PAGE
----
Doctors' uncertainty about bundling, (especially those in small groups) may seem puzzling, but there are complex issues surrounding the payment formula, Sanjay B. Saxena, MD, a partner with Booz & Co., based in Sacramento, and a proponent of the payment model, told me.
For one thing, bundles are difficult to put together. "Design is hard, especially getting the risk- and gain-sharing arrangements right," the survey report notes. "Implementation is no picnic either – with persuading physicians to deliver against the bundles, integrating data and running bundles alongside traditional fee-for-service approaches topping the list of challenges."
"You might say, 'why isn't physicians' support widespread?'" Saxena asked. "It seems like a good thing for everyone—higher quality at lower cost. It makes a lot of sense, right?" Despite that, many physicians are so bogged down with other matters—regulatory reform, electronic medical records, the viability of their practices—that they are just weighed down by the idea of a new payment formula, Saxena says.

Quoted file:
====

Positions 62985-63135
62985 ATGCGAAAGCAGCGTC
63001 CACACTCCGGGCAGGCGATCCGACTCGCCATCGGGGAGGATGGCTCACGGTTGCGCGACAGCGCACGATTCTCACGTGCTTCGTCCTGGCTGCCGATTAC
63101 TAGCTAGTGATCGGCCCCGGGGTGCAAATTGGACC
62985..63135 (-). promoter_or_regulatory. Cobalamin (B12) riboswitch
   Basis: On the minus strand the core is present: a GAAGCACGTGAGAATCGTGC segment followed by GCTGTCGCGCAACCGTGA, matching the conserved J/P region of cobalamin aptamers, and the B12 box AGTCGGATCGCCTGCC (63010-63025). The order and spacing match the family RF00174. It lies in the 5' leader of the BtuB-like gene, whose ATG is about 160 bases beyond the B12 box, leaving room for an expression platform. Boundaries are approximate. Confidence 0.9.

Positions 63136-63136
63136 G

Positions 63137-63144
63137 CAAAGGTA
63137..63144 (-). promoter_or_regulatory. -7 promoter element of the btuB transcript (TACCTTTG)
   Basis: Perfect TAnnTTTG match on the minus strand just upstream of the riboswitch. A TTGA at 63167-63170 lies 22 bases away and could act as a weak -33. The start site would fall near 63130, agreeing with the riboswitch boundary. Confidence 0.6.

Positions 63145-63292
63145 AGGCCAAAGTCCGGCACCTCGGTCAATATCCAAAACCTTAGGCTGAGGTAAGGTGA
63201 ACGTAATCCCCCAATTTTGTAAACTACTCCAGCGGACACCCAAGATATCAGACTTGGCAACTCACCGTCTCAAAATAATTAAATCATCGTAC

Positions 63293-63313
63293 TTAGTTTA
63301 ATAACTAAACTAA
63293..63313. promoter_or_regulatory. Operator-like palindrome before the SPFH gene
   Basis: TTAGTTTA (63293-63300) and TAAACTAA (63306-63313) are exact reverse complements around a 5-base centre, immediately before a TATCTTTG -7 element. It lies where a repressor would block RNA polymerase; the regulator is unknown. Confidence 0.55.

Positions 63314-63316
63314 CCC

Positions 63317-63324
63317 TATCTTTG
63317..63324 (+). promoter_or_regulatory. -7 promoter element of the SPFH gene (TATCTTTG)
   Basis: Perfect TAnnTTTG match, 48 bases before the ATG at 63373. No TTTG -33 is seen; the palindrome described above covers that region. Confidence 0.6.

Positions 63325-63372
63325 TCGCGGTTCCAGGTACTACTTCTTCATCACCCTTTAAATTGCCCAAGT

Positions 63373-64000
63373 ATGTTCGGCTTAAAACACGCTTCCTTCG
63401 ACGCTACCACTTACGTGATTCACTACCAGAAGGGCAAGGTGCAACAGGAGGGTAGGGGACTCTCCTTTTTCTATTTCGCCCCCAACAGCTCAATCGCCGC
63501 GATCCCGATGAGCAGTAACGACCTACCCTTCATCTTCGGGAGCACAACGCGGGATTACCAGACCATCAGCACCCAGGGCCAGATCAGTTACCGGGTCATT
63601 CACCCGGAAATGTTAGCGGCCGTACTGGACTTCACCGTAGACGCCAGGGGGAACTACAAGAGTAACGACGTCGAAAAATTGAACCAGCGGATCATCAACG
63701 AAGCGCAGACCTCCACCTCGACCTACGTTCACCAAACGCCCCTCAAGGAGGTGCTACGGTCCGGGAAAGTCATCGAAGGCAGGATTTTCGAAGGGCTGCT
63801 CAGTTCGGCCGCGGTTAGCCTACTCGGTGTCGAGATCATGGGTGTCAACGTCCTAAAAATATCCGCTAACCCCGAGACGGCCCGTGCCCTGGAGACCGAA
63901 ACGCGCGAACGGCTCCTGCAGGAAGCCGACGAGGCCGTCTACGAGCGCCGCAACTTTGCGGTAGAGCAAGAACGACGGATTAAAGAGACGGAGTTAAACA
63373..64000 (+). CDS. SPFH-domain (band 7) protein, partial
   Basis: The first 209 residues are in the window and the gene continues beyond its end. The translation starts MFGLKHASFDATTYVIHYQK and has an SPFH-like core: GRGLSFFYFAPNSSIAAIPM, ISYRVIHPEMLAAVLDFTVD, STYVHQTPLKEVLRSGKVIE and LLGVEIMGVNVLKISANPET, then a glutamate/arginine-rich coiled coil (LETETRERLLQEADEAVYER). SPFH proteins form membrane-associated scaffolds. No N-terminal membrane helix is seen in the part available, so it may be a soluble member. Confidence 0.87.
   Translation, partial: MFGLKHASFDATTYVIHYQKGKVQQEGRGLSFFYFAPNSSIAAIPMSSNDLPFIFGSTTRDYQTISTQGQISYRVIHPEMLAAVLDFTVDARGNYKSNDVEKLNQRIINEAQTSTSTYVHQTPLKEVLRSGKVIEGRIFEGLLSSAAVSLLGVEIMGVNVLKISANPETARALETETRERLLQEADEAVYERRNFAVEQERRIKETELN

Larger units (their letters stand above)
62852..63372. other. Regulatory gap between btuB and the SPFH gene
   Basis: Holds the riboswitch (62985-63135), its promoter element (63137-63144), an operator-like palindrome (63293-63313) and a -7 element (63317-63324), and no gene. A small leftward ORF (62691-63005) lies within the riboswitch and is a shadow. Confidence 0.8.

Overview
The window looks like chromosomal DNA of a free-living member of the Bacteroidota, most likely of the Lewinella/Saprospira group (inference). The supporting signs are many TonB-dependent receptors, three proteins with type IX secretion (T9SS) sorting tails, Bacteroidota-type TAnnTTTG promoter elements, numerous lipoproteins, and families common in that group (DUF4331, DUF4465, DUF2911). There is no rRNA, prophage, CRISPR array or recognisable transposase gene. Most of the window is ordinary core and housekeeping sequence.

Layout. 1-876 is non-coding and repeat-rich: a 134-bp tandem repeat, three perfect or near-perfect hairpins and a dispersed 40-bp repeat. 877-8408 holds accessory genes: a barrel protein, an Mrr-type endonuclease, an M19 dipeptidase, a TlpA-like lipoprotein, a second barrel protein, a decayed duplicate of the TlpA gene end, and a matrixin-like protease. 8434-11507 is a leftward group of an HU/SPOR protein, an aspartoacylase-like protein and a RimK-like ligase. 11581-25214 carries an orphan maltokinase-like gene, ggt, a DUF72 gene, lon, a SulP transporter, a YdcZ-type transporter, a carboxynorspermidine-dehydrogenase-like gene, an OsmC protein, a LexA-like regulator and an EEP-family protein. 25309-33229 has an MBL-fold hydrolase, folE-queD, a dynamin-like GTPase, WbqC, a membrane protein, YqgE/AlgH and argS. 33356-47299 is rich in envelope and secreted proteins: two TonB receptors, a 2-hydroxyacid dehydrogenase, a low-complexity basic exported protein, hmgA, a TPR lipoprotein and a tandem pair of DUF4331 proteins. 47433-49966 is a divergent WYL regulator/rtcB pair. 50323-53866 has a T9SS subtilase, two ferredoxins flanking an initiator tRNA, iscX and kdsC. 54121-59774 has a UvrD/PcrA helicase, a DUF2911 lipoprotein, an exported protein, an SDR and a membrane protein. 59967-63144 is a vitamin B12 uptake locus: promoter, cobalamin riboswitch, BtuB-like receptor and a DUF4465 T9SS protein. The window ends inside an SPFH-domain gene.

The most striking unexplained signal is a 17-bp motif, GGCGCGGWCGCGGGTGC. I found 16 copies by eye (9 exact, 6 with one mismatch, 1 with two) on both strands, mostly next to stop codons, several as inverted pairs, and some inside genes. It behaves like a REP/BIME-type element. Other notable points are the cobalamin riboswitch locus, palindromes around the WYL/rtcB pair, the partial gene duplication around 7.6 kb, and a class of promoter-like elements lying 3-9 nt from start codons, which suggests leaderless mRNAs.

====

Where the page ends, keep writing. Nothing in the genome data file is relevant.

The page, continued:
Then physicians are told: 'we've got to figure out a new model, it's bundled payment, it's different," Saxena says. Physicians are asking: How are we going to deal with it?
And there are other complications. Some providers believe if they are involved in ACOs, there is no reason to undertake bundling. And vice versa. That's a mistake, a Booz official says. "They link together very well, bundles and an ACO," says Brett Spencer, MD, a principal with Booz based in Chicago and a member of the firm's health practice division. When physicians manage their procedures under bundling, that can produce savings for an ACO overall, he adds.